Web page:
Today is, of course, Good Friday, the day on the Christian calendar commemorating the crucifixion and death of Jesus. The day when the crowds cheered, “Crucify him! Crucify him!” Author and Catholic priest Richard Rohr, in his daily meditation for Good Friday put it this way: “The central issue at work [on Good Friday] is the human inclination to kill others, in any multitude of ways, instead of dying ourselves—to our own illusions, pretenses, narcissism, and self-defeating behaviors.” Hmmm…

Today also, this year, happens to be Earth Day, a day, as wikipedia puts it “to inspire awareness and appreciation for the earth’s natural environment.” The day when we are supposed to celebrate the earth and its creatures, all God’s creation. Presbyterian Pastor Craig Goodwin, in an article about the intersection of Good Friday and Earth Day, puts it this way: “Earth Day’s collaboration with Good Friday helps the church remember that, like his love, Jesus’ sacrifice is for all the Earth.”

On both accounts, it seemed like a rather bad day to reach for the gas pellets.

So, I put the tube back in the bag and headed into the house for some garlic. Yesterday the Mexican caretaker of the house next to me told me that garlic will deter gophers. So, I peeled off a couple of ‘dientes’ (literally teeth) of garlic, dropped them in the hole, and covered it up.

15 minutes later Tigger was back in the yard, watching the gopher, its head poking out of a new hole.

photo: socks

taste your food

'tomato' by erin dunigan

The first time I noticed it, it happened to be in the form of a tomato. It was fresh from the garden, homegrown, just off the vine and I was slicing it up to eat for dinner.

“This is so good!” I couldn’t help exclaiming as I took my first bite. It was, in no uncertain terms, delicious.

“Wow, what a difference it makes to eat your tomato fresh from the vine, vs. fresh from the produce aisle at the supermarket,” I thought to myself. Even the ‘vine ripened’ tomatoes in the market didn’t even come close to the flavor of the home grown version. So, for the past five years since, I’ve made sure each spring to plant tomatoes. “They should have a different name for the ones that they sell in the supermarket,” I remember thinking. Because the tasteless bland bit of mush is really nothing like the real thing. I seemed to be turning into something of a tomato snob. Not just a snob, but a real tomato evangelist as well. “Here, try one of these, you’ll love it,” I offered to friends and neighbors, when the plants’ yields were more than I could keep up with. “It is so much better than the store bought variety–try it!” I’d push. Not quite a megaphone and placards preaching impending doom on the street corner, but close.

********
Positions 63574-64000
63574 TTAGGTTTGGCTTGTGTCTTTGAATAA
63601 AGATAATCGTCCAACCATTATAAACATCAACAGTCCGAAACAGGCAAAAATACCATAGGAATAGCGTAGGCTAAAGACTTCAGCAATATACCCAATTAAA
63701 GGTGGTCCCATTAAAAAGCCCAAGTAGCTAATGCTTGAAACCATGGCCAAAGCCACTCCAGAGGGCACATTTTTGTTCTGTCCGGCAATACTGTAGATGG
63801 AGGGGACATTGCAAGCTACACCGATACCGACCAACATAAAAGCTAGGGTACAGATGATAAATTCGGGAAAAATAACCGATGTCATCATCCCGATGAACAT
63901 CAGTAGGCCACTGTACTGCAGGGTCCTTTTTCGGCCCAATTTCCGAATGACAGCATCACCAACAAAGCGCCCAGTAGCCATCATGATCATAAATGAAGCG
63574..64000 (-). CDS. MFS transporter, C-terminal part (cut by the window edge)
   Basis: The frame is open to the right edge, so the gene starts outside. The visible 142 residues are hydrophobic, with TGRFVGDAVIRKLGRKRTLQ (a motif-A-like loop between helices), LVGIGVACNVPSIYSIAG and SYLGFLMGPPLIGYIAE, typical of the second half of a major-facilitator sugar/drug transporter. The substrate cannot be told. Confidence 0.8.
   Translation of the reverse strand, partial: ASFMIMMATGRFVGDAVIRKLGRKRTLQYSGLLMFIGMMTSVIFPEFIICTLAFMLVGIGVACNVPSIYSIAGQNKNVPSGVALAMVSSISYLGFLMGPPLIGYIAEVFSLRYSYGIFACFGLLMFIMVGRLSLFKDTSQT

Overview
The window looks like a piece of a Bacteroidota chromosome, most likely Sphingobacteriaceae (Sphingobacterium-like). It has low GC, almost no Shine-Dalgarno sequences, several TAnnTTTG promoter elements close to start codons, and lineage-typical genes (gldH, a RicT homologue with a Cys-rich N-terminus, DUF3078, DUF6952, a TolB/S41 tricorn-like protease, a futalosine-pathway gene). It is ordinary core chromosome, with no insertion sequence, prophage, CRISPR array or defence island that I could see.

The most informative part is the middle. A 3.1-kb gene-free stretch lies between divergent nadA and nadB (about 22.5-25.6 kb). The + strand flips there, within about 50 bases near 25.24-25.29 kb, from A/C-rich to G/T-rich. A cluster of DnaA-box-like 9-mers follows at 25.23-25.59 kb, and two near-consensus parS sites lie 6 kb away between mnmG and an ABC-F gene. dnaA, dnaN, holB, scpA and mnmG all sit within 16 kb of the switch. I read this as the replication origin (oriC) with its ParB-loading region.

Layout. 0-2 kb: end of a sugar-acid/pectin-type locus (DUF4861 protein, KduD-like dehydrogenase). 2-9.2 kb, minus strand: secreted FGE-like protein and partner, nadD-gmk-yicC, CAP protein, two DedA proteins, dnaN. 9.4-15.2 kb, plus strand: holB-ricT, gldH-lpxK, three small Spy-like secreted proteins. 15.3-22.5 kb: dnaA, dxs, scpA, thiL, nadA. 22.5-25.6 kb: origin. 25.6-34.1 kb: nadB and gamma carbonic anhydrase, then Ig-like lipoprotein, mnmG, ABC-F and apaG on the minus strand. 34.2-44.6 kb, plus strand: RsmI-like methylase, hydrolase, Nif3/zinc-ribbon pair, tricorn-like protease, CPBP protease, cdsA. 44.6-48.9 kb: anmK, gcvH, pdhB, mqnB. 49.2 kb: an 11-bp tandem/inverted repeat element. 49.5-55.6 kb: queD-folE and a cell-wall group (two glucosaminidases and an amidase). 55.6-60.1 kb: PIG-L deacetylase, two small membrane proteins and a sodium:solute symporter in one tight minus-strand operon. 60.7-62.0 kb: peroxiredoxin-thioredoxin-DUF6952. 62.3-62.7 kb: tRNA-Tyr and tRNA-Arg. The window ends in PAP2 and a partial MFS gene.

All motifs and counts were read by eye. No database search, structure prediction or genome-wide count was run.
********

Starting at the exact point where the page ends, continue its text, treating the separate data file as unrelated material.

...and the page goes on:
This behavior continued over the past five years, fairly consistent. In the intervening time I read books such as Barbara Kingsolver’s Animal, Vegetable, Miracle, Bill McKibben’s Deep Economy and  Michael Polan’s In Defense of Food. I started paying attention to where my food came from–meaning, how far away (do I really need out of season berries from Argentina?) as well as how it was grown (do I really want to eat beef from a CAFO (Concentrated Animal Feeding Operation) with all of the potential for disease, not to mention the ecological ramifications such mass produced farming efforts leave in their wake.

But then one day a few weeks ago something else happened.

Spending more of my time in Baja California, I’ve been trying to get as much of what I need locally, rather than picking it up when I happen to be in the US. Amazingly, even though it is a small town, a new ‘produce market’ opened up locally, with all kinds of fruits and vegetables, most of them locally grown. On this particular day, along with my other items, I picked up a cucumber and a few carrots. That night as I was peeling the cucumber and slicing it to put in a salad, I sampled a bit.

“This has so much flavor!” I couldn’t help but exclaim. I was amazed. I didn’t realize that cucumbers could be so flavorful–so much that I could even smell the cucumber as I was slicing it.

That was when I realized–maybe the same thing that is true for the tomato, is true for the cucumber as well?! Is it possible that cucumbers, real ones, grown locally and picked when they are actually ripe and ready to be eaten, is it possible that they are actually much more flavorful than their store bought counterparts, just like tomatoes? It seemed so obvious, now that I saw it, but still somehow I was stunned.

The next day it happened again. I was hungry and wanted a snack. I spotted the carrot and decided I’d peel it and have a healthier snack than the chips and salsa I was eying. So, you guessed it. I peeled and sliced the carrot and as I bit into it, again was taken aback. “You mean carrots are flavorful too?!”

So, it made me wonder. How much else of what we have been accustomed to eating and drinking is actually a shadow of the real thing? And perhaps more importantly, why in the world have we allowed this to be so?